Defending the Python lanuage...

Peter Milliken peter.milliken at gtech.com
Fri Feb 1 04:30:47 CET 2002


"dman" <dsh8290 at rit.edu> wrote in message
news:mailman.1012527663.10812.python-list at python.org...
> On Thu, Jan 31, 2002 at 04:03:13PM -0800, Cliff Wells wrote:
>
> | No doubt the terms "engineer" and "science" are stretched to their
limits
> | in this field.  "Art" seems more appropriate, although I've seen some
code
> | that would defy that categorization as well.  I seem to recall a study
that
> | showed that language skills were a better indicator of an individual's
> | potential to become proficient in programming than mathematics or
> | engineering skills, so perhaps that's not surprising.
>
> I think language and mathematics are equally important, though it
> really depends on what level of development you're working in.
> Certainly low-level stuff (bit twiddling and the like) requires far
> more mathematics than GUI app construction.  Though I agree that
> working with language is extremely important.  After all, everything
> we do is in some language, whether it is English on USENET or Python
> in the python interpreter or shell in a shell, it's all language.
> Those able to easily pick up and understand language will be more
> productive at using the right tool for the job rather than getting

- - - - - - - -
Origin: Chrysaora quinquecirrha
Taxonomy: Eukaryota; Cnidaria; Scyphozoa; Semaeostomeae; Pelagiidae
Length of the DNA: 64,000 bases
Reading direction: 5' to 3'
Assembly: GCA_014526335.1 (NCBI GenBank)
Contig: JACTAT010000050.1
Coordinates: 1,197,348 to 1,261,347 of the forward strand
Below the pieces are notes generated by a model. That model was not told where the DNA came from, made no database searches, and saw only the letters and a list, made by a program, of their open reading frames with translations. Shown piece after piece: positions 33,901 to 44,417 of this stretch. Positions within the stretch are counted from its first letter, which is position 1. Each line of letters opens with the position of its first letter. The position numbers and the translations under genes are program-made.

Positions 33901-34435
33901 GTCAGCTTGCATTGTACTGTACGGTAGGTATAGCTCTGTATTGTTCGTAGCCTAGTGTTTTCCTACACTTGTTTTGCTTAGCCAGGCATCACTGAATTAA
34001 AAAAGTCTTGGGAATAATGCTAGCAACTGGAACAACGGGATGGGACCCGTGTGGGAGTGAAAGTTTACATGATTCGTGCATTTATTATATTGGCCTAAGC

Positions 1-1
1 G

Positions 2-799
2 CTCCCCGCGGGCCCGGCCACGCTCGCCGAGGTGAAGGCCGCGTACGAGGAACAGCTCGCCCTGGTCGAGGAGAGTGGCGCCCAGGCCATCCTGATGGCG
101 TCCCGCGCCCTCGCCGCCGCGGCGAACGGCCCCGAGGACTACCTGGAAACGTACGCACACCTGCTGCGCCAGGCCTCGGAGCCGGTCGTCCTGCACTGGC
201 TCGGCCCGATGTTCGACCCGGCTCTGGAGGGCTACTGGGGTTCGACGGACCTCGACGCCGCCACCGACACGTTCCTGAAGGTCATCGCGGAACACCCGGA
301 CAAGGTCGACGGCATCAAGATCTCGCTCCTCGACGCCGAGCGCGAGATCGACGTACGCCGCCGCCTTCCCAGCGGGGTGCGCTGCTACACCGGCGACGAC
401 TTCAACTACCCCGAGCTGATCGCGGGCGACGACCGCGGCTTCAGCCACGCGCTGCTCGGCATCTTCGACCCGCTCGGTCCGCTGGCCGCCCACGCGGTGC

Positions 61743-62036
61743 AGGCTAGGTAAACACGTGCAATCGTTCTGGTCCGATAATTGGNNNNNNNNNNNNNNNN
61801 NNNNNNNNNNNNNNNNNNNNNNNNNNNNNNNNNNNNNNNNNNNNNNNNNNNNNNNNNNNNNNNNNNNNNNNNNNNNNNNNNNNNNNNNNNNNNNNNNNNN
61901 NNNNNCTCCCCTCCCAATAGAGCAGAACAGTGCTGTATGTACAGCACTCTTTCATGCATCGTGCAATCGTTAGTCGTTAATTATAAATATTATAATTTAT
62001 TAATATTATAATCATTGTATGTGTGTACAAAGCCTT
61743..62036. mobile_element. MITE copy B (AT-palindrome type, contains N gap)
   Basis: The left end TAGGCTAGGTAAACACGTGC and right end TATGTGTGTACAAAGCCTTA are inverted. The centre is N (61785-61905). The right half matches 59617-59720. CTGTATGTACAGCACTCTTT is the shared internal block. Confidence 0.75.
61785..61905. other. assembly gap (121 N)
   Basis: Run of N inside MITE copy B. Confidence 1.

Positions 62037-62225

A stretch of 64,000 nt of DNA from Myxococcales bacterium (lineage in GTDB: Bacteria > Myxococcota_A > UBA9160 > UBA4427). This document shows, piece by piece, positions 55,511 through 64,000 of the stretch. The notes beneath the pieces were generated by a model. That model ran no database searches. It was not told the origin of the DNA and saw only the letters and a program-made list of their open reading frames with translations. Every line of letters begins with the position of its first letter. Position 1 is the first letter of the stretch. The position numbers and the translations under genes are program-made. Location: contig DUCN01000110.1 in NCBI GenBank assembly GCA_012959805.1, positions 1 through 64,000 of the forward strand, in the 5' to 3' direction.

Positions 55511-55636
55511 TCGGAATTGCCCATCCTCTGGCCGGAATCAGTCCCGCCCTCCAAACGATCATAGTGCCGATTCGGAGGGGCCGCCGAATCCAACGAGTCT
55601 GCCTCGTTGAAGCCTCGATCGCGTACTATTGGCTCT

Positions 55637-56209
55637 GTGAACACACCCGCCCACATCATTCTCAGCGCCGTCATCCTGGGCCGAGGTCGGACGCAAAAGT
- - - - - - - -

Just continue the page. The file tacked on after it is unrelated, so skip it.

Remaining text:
> stuck in a "one language fits all problems" mentality.
>

Well, I am an electrical engineer, so once upon a time I was very heavily
into mathematics. received my "bit of paper" over 20 years ago now. I don't
believe I can remember ever using any mathematics in programming that went
beyond 2nd or 3rd year in High School though :-) I have worked on some
reasonable sized defense projects where the navigation/sonar stuff used
things like Kalman filters but the number of programmers required to
understand that was 0! They hired a consultant from a University to supply
the functions/algorithms and an engineer translated the equation into code -
didn't require any real maths background for that one! :-) So for me, a
mathematical background displays a sense of order and logic more than
anything else - something you need when you a generating lines of code :-).
As for language, well, like many electrical engineers I almost failed
English in high school :-). I have gotten considerably better since then but
that was because I was in a job that required the generation of copious
amounts of documentation that other people could read and understand :-).

Did some "bit twiddling" once upon a time too - 3-bit error
detection/correction for 2 bit errors type stuff, again, mathematical
background wasn't strenuous because the design called for an implementation
of the algorithm from a white paper done by Intel (I think it was) -
certainly *some* maths was required but it didn't tax the brain cells! :-)

So the mindset that copes well with Maths and Language is probably
appropriate for programming - certainly (or not necessarily) the actual
education level of :-)

> -D
>
> --
>
> There are six things the Lord hates,
>     seven that are detestable to him :
>         haughty eyes,
>         a lying tongue,
>         hands that shed innocent blood,
>         a heart that devises wicked schemes,
>         feet that are quick to rush into evil,
>         a false witness who pours out lies
>         and a man who stirs up dissension among brothers.
>
>         Proverbs 6:16-19
>
>





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